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The effect of neutropenia and treatment delay on the response to antifungal agents




Antimicrob Agents Chemother. 2006 Nov 6; [Epub ahead of print]


The effect of neutropenia and treatment delay on the response to antifungal agents in experimental disseminated candidiasis.


Hope WW, Drusano GL, Moore CB, Sharp A, Louie A, Walsh TJ, Denning DW, Warn PA. School of Medicine, 1.800 Stopford Building, University of Manchester, Oxford Road, Manchester, M13 9PT, UK., Emerging Infections and Host Defense Section, Ordway Research Institute, Albany, NY, 12208, USA., Immunocompromised Host Section, Pediatric Oncology Branch, NCI/NIH, Bethesda, MD, 20892, USA., Wythenshawe Hospital, Manchester, M23 9LT, UK.


Disseminated candidiasis is associated with a high rate of morbidity and mortality. The presence of neutrophils and the timely administration of antifungal agents are likely to be critical factors for a favorable therapeutic outcome to this syndrome. The effect of neutropenia on the temporal profile of the burden of Candida albicans in untreated mice and those treated with amphotericin B was determined using a pharmacodynamic model of disseminated candidiasis. A mathematical model was developed to describe the rate and extent of the C. albicans kill attributable to neutrophils and to amphotericin B. The consequences of a delay in the administration of amphotericin B, flucytosine or micafungin were studied by defining dose-response relationships. Neutrophils caused a logarithmic decline in fungal burden in treated and untreated mice. The combination of amphotericin B and neutrophils resulted in a rapid rate of Candida kill and a sustained anti-C. albicans effect. In neutropenic mice, 5 mg/kg of amphotericin B was required to prevent progressive logarithmic growth. An increased delay in drug administration resulted in a reduction in the maximum effect to a point at which no drug-effect could be observed. Neutrophils and the timely initiation of antifungal agents are critical determinants in the treatment of experimental disseminated candidiasis.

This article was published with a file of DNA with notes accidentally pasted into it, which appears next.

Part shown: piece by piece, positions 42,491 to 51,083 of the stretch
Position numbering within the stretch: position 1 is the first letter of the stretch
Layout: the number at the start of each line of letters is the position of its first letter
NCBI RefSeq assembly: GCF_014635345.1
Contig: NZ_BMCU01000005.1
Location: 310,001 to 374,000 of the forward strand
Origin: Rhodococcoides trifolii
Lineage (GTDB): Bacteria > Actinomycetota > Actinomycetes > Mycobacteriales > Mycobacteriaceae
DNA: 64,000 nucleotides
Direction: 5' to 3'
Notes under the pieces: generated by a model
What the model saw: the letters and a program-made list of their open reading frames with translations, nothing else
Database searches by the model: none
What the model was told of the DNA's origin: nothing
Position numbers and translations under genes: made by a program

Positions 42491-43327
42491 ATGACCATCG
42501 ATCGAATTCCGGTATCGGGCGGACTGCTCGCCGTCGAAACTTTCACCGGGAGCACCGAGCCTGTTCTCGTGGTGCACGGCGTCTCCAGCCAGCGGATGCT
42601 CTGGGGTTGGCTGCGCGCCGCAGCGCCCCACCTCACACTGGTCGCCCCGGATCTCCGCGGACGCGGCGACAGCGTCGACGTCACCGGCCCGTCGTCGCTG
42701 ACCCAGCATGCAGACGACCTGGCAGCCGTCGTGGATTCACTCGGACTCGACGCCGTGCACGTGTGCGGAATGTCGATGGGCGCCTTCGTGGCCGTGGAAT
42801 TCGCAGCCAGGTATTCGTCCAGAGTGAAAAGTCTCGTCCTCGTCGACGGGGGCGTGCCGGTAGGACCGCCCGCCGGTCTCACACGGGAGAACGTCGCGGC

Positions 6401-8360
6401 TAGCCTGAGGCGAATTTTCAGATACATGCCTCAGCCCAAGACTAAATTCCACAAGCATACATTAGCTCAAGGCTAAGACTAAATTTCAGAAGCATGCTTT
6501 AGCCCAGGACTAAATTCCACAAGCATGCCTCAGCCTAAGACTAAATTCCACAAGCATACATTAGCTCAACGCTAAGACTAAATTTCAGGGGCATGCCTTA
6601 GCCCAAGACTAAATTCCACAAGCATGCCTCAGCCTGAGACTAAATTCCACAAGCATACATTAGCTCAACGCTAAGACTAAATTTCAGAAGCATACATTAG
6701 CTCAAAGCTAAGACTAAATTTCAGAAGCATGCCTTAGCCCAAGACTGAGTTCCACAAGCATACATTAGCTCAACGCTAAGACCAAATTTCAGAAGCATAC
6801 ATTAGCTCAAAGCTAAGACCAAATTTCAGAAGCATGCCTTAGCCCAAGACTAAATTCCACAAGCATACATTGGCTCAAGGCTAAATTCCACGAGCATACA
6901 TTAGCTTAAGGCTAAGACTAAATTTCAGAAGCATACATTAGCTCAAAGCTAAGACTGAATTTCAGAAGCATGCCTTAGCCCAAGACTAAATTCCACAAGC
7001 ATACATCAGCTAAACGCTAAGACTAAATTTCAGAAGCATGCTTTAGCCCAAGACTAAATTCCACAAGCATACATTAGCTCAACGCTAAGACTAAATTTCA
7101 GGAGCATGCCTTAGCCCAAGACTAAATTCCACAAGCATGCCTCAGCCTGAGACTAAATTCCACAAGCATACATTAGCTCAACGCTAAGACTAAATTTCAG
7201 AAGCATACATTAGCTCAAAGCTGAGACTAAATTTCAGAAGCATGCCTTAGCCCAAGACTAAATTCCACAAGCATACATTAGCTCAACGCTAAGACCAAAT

PMID: 17088486 [PubMed - as supplied by publisher]

Full Article Available Online



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